The Jack Ryan movie franchise has ran for 28 years and counting. Based (mostly) on the best-selling series of military techno-thrillers by the late Tom Clancy, five films have been made about the heroic CIA analyst, with four different actors portraying Ryan (two of which were failed attempts to reboot the series). Together, the five films total have grossed $923-million worldwide. With Amazon Prime launching Tom Clancy's Jack Ryan as a new TV series starring John Krasinski, the fifth actor to portray the titular hero, let's look back at the collection of very different Jack Ryan movies.
Regardless of which actor stepped into the role, the overall portrayal of Jack Ryan throughout the films has been mostly consistent. Ryan is a former Marine turned CIA analyst, who is also a history teacher, author, and professor at the United States Naval Academy. His wife Cathy (Muller) Ryan, a surgeon, also figures prominently in most of the films. Because of his geopolitical expertise and his unerring sense of right and wrong, Ryan is regularly drawn into crises that threaten the United States. The films began during the Cold War between the US and the Soviet Union, but as times changed, Ryan's adventures spanned conflict with the Irish Republican Army, the war on drugs coming from South America, and post-9/11 terrorism.
The Ryan films, however, are inconsistent in tone and quality, which makes them a challenge to rank. The first three films in the series are the easiest to follow as they more or less function as a continuing narrative. When director John McTiernan and Alec Baldwin left after Red October, Harrison Ford took over as Jack Ryan in Phillip Noyce's Patriot Games and Clear And Present Danger, which fit as the same character Baldwin played. After creative issues stalled the franchise in the late 1990s, the decision was made to reboot the films with a younger Jack Ryan played by Ben Affleck in 2002's The Sum of All Fears. Despite Sum's financial success, the franchise ground to a halt until it was rebooted a second time in 2014, with Chris Pine assuming the role in Jack Ryan: Shadow Recruit. If all of this sounds confusing, that's because it is.
5. The Sum Of All Fears
The Sum of All Fears was the first post-9/11 Jack Ryan film and deals with a Neo-Nazi terrorist setting off a nuclear weapon in Baltimore, Maryland in order to start a war between Russia and the United States. It was released in the summer of 2002, just months after 9/11, and the subject matter of a nuke detonated on American soil can make the viewer queasy, even watching it years later. In the film, Ryan is the only person to realize that the nuclear bomb wasn't Russian, but a framing attempt. The CIA analyst then races against time to get this vital information to the President of the United States, played by James Cromwell, before an all-out war is launched and the Neo-Nazi can fulfill his true scheme, to establish a fascist European state.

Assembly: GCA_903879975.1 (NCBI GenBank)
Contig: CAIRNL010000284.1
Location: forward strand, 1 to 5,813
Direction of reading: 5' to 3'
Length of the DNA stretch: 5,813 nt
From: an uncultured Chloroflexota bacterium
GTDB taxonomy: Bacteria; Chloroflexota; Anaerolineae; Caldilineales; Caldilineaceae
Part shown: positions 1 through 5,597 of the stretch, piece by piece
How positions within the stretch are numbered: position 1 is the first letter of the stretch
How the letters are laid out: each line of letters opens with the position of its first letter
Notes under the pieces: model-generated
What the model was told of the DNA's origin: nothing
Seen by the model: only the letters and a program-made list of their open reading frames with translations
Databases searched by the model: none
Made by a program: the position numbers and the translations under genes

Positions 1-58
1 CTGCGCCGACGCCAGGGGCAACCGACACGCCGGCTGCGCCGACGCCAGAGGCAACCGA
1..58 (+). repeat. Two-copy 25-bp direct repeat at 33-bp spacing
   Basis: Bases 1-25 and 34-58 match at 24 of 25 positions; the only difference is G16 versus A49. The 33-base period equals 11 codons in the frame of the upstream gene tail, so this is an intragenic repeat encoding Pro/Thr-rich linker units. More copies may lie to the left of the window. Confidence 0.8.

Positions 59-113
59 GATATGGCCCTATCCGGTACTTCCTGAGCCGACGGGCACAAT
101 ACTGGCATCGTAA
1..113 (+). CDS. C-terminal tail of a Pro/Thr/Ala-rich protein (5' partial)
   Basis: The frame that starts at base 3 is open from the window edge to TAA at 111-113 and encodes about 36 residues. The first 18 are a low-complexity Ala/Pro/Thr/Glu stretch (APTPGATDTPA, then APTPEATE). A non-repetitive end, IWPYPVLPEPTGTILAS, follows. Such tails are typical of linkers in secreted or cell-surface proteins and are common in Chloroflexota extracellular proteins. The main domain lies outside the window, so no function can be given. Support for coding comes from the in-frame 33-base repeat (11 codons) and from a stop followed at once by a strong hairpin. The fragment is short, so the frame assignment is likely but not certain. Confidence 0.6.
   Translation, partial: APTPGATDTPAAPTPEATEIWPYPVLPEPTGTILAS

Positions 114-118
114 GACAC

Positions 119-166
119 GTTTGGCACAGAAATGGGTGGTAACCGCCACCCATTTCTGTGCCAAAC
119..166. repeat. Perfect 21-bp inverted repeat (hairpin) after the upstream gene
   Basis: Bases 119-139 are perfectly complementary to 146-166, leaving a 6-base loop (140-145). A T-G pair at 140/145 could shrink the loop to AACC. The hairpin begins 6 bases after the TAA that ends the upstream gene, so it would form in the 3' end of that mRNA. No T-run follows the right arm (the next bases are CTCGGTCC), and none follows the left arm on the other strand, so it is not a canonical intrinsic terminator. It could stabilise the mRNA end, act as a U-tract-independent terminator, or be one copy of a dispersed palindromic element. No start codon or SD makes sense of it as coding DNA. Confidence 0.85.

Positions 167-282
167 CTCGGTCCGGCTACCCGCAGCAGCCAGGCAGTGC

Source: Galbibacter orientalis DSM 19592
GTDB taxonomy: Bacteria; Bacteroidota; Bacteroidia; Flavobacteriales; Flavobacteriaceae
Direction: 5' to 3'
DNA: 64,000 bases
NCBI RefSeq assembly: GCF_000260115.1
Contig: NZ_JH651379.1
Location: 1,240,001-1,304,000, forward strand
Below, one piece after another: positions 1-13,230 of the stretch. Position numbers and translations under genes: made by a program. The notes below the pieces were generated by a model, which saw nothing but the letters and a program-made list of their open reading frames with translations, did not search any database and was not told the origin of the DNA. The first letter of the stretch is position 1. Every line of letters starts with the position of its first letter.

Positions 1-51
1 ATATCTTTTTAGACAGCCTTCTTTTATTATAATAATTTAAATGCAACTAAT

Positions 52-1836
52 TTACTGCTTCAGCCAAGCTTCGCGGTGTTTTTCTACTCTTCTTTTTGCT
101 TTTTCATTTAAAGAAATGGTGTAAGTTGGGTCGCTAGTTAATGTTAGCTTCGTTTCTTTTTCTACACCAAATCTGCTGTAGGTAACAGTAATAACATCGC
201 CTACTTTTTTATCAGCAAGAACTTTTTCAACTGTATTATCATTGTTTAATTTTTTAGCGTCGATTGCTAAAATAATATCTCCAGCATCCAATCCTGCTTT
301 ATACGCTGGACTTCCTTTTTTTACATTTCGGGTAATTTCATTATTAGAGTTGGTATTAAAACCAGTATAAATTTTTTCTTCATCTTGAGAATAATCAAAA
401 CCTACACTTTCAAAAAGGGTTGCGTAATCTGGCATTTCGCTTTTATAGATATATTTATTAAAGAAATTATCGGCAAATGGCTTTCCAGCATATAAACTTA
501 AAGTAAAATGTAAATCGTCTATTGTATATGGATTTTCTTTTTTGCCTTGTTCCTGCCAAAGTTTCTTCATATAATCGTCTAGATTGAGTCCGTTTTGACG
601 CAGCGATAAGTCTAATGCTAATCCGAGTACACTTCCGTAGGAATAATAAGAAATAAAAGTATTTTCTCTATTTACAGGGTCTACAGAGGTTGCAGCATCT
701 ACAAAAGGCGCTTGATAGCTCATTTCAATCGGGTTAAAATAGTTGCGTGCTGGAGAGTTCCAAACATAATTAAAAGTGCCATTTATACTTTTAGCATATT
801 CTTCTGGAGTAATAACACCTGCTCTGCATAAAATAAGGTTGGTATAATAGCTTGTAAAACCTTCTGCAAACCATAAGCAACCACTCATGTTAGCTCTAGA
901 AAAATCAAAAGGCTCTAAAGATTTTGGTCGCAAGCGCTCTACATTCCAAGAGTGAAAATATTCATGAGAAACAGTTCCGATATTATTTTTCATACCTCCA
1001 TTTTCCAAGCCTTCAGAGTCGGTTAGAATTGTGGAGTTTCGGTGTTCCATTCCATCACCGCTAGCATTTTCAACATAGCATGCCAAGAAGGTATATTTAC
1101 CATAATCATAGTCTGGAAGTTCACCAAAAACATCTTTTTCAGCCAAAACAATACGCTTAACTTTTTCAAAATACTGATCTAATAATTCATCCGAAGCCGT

Despite a stellar cast, including Morgan Freeman as CIA Director William Cabot, Bridget Moynahan as Cathy Muller, Liev Schreiber, Colm Feore, Ciarán Hinds, Phillip Baker Hall, and Bruce McGill, the plot is convoluted and difficult to follow. Tom Clancy was disgruntled with the many changes made to his novel; in the DVD commentary he introduced himself as "the author of the book that [the director] ignored." At this point in his career, Affleck, who was a controversial pick (just as he would be when Ben was cast as Batman a decade later), simply lacked the gravitas to be convincing as Ryan, even though the character was meant to be younger and brash. Ryan's love story with Cathy also hit awkward rom-com notes ill-fitting with the deadly serious subject matter of the main plot.
4. Patriot Games
1992's Patriot Games began the highly successful two-film run of Harrison Ford as Jack Ryan with Phillip Noyce in the director's chair. Ford was coming off the end of the Indiana Jones trilogy and embraced Jack Ryan as his new franchise. While visiting London with his wife Cathy (Anne Archer) and young daughter Sally (Thora Birch), Ryan prevents an IRA assassination attempt on a member of the British Royal family. In the process, he kills the younger brother of one of the terrorists, Sean Miller (Sean Bean), who vows revenge and follows Ryan and his family back to the United States. For his part, Ryan has retired from the CIA, but after Miller tries to murder his Cathy and Sally, Ryan returns to the Agency to stop Miller and the IRA splinter group he's part of from forming their own private army.
Tom Clancy's novel was actually a prequel to The Hunt For Red October, but the film takes place after the events of the first film. Clancy was so unhappy with the changes the screenplay made, he asked to have his name taken off the film. After the cerebral techno-thriller that was Red October, Patriot Games is a more straightforward action film. Taking full advantage of Ford's status as an action hero, Ryan finds himself constantly involved in bloody fistfights and shootouts. Clancy found the conclusion of the film - a memorable all-out assault on Ryan's home that ends with a boat chase and violent brawl between Miller and Ryan - particularly "unrealistic". And he's not totally wrong. Despite a great cast including James Earl Jones, Samuel L. Jackson, Patrick Bergin, and Polly Walker, Patriot Games has a muddled political story that never gels with the personal grudge between Sean Miller and Jack Ryan.